• im not using Swiftkey so often because its too slow now, it lags, as compared to my stock Note 3 Keyboard, wich its unconfortable but faster...

  • Earth to swiftkey. Or maybe to me? I have a problem with precession typing with it. Never able to type lower raw letters without pressing the spacebar .. So ditched for the better TouchPal keyboard!

    • Hi,

      I'm not sure what you mean about lower raw letters? Can you provide some more context. I'd be happy to answer your questions.

  • I've actually ditched Swiftkey in preference to the android L keyboard I just find it so much better in predicting and speed compared to Swiftkey.

  • I've actually ditched Swiftkey in preference to the android L keyboard I just find it so much better in predicting and speed compared to Swiftkey.

  • I've gone back and forth between Swiftkey and either KitKat and now the Google L keyboard. Now matter how I set the config Swiftkey has been adding a space between some words and two spaces between others in a random fashion that is pretty annoying.
    Using L keyboard now and it works well.

    • Hi John,

      Sorry you are experiencing this issue. Can you please shoot over an email to reviews@swiftkey.net and our support staff will be in touch with you about this issue.

  • Oh my, I have so many problems with this text, I don't know where to start! You can't compare these two! The difference is so huge, it's almost as comparing Photoshop and Paint (I said almost). It's pretty obvious which one is Paint here.

    Then, I so don't know what's up with those people getting in ecstasy whenever google releases something new. Like something that looks as if it was developed for windows 3.1 or similar and all go crazy how cool it is. Really?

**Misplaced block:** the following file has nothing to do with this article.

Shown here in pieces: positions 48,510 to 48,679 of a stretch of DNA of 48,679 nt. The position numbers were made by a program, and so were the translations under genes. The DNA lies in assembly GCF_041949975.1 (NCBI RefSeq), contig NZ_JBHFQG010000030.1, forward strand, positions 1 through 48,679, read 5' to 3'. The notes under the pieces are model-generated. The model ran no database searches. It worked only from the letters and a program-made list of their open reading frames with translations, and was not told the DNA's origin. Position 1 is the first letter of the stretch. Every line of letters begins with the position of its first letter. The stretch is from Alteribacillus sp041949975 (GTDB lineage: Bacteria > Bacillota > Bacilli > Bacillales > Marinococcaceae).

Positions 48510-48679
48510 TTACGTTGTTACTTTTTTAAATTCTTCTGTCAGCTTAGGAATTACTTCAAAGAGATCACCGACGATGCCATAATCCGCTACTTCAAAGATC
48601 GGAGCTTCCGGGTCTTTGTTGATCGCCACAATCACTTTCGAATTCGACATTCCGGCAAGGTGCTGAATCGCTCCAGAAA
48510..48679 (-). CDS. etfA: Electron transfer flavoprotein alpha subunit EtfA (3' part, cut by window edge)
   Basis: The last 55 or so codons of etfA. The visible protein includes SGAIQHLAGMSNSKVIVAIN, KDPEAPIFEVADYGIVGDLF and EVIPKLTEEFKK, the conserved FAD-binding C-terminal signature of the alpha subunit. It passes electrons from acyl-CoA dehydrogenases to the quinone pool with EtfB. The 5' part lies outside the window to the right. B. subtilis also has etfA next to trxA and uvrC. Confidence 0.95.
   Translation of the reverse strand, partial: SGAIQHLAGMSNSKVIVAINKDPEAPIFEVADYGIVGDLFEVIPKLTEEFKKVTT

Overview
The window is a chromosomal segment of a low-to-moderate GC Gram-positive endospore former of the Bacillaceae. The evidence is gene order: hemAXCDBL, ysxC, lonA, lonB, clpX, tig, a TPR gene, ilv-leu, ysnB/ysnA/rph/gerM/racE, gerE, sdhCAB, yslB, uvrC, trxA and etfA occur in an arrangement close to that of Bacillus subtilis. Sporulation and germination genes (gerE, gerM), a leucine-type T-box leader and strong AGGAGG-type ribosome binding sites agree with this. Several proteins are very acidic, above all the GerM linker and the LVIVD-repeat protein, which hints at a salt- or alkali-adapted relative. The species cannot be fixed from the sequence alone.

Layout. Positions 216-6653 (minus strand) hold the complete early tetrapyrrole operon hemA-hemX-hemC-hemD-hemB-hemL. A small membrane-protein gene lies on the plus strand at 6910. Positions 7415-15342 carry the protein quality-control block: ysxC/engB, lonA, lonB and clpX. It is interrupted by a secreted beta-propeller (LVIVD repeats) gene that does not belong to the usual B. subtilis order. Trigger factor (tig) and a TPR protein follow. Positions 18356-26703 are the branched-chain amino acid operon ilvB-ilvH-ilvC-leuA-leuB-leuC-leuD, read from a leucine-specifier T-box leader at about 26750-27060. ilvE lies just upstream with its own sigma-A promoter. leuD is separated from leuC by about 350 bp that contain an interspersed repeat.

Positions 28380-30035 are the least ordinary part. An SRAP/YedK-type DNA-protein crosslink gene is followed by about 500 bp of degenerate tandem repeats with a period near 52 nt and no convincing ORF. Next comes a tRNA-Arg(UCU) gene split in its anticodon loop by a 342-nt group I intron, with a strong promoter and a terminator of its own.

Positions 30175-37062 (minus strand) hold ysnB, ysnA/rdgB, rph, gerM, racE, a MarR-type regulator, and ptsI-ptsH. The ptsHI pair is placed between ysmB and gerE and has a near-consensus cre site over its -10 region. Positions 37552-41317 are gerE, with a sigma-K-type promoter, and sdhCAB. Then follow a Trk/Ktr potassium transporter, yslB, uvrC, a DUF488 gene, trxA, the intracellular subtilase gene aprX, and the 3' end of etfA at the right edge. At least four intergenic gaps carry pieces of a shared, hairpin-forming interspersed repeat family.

"This does make the Android L keyboard a little bit more neat and organized when viewed side by side." No, it does not, for anyone that has eyes, especially not better organized.

    "the Android L keyboard seems much cleaner" oh, you mean dumbed down plain win 3.1 looks? Yeah, you're right.

    Special functions? There's not much of those with any keyboard app, but lameboard doesn't actually have any.

    Comparing lameboard to SwiftKey, when it is incomparable to even keyboards OEMs release with their software, it's funny. A completely pointless text.

    • For something which is not final build, android L keyboard is pretty good. I know comparing Swiftkey with Android L keyboard doesnt make sense but the comparison with other kwyboards like Swype has already been done and this was the only comparison remaining which has been done too.

  • I was using the swiftkey as my favorite keyboard. What I don't like about it is that it doesn't have the numbers arranged as on the galaxy S5. you can stay on the keyboard on your S5 and put in your number directly without long pressing or changing to number mode. If swiftkey can arrange the numbers by themselves on the keyboard it will stay be my favorite because it is predictive than the android keywords.

  • Swiftkey has been running slow and bloated ever since it went free. I've uninstalled it as it was stalling and taking forever to type or pop up. Now I use TouchPal X. It's what Swiftkey used to be like before it went to crap. Also has some great themes and features.

    • Hi Krystal,

      I'm Ryan and part of the Community Team at SwiftKey. We are aware of the performance issues and are addressing this with high priority and will be fixed in a future update.